My most recent visit to Burgundy took place during the week of the annual Hospices de Beaune auction, although I got out of town before the gavel went down.  All week, there had been a frenzied excitement brewing in the bourgeois streets of Beaune; press and trade were whispering under their breaths that prices would be astronomical; that this year it would be the négociants not the producers who would be buying the Hospices barrels and that the results of the sale would affect the future of Burgundy wines for the next few years.  After all, with yields down for the second year running, sometimes to a piteously low level of 12 to 15 hl/ha and demand ever rising, the stakes were high.   

The newly made wine from the 2021 vintage is auctioned off during a weekend of festivities called Les Trois Glorieuses and all proceeds go to supporting the active work of the Hospices de Beaune, one of the most magnificent medieval institutions, housed in the beautiful Hôtel-Dieu in Beaune, founded by Nicolas Rolin and run as a hospital from the mid 15th century until the 1970s. 

The Hospices Auction edition 2021 didn’t disappoint.  Records were broken, producers and collectors shook their heads with disbelief, and many pondered the dizzy heights of Burgundy’s glass ceiling.  There was an impressive disconnect between the high 2021 Hospice prices and the poor reputation of the vintage.  That disconnect has much to do with the rarity of the wines caused by damaging Spring frosts, rain during the flowering, and mildew.    

Many of the Burgundy producers that I talked to during the week were sad that the small amount of wine that they managed to make after the ravages of the 2021 growing season was actually of excellent quality.   Just like their counterparts in Bordeaux who have been talking about the 2021 vintage as being “a 20th century vintage”:  cooler, leaner, more structured, and fresher, so the Burgundians have enjoyed the more traditional qualities of the 2021 after several years of hot, sunny vintages.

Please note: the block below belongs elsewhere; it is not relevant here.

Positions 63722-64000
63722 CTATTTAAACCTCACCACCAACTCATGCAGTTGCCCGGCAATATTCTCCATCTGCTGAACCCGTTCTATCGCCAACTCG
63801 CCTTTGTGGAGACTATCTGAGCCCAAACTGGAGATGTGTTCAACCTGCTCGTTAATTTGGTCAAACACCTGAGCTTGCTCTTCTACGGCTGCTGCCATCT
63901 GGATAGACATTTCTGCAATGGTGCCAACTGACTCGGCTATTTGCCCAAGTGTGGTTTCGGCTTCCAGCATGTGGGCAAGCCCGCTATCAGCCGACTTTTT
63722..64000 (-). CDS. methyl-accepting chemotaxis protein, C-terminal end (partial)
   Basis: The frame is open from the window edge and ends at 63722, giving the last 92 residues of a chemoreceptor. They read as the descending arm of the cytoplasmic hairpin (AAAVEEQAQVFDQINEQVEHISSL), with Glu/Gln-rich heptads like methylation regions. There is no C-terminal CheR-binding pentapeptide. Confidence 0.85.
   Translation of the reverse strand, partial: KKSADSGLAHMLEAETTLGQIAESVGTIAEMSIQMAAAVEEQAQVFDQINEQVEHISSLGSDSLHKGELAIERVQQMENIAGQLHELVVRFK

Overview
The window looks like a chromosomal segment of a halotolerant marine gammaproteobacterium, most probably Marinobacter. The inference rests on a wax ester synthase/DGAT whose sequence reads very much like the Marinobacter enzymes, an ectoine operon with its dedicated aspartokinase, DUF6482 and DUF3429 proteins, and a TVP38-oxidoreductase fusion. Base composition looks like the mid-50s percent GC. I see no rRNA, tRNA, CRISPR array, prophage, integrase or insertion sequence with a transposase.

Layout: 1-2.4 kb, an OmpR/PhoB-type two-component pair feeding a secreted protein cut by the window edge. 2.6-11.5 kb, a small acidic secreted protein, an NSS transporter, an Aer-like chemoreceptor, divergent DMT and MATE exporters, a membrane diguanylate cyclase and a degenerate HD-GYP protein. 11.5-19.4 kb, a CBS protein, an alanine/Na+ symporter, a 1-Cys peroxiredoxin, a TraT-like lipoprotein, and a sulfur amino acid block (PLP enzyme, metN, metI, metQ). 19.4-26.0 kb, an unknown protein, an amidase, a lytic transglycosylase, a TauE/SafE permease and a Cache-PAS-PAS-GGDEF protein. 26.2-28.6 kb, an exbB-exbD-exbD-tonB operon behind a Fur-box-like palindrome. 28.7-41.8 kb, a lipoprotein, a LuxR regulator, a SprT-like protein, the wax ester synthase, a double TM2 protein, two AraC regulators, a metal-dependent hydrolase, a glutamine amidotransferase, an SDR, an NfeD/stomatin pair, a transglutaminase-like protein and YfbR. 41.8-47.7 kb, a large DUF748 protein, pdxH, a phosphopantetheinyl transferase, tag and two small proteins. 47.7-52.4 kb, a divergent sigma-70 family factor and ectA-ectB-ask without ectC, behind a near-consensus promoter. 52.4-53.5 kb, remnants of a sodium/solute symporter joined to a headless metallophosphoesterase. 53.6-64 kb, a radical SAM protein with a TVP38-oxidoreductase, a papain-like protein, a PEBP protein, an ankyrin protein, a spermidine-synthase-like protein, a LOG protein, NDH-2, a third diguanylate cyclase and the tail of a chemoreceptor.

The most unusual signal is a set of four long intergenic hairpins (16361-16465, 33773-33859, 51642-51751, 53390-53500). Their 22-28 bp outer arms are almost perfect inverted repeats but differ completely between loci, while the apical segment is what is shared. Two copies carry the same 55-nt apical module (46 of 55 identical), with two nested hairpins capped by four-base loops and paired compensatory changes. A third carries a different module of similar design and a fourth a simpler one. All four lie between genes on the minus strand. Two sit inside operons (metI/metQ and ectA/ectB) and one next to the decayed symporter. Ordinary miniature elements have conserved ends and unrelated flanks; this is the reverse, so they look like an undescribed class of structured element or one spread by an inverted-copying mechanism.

Such is the growth of enthusiasm for Burgundy, especially amongst the top appellations and the Grand Cru climats, over the last five years or so that seasoned observers and merchants wonder where the bubble will end.  Burgundy has never had it so good nor has ever been so much in the press as now.  I was in Burgundy to taste the 2020 vintage which will be released in the Spring of 2022.   While the yields were down (although not as much as the 2021 to come) the prices have taken a hefty hike up.  Despite this, Burgundy has never been in such demand.  Certainly, there is reason to be excited with so many Burgundy producers performing at the top of their game and the new generation, the 30 somethings who are taking over their parents’ domains, are proving that they are certainly up to the challenges in front of them.  

Hold onto your hats folks, it is going to be a vertiginous ride! 

© Fiona Morrison M.W.   


P.S. In the meantime, if you are looking for a beautiful Burgundy to drink with your Christmas dinner, try a bottle of Gevrey Chambertin 2017 for €44 from one of the young, rising stars, Pierre Duroché.

Happy tasting!

  1. 0.75l
    Domaine Duroché
    Gevrey Chambertin
    0.75l Rouge
    44,00 € 36,36 €
    Vendangée début septembre, cette cuvée à boire jeune présente un joli nez de fruit rouge (cerises, framboise). Elle est issue d’une parcelle où l’on trouve beaucoup de vieilles vignes ; d’ou une teneur en sucre plus basse, mais une acidité plus importante. Un vin très séduisant, à la corpulence moyenne, aux tannins lisses. Finale très équilibrée.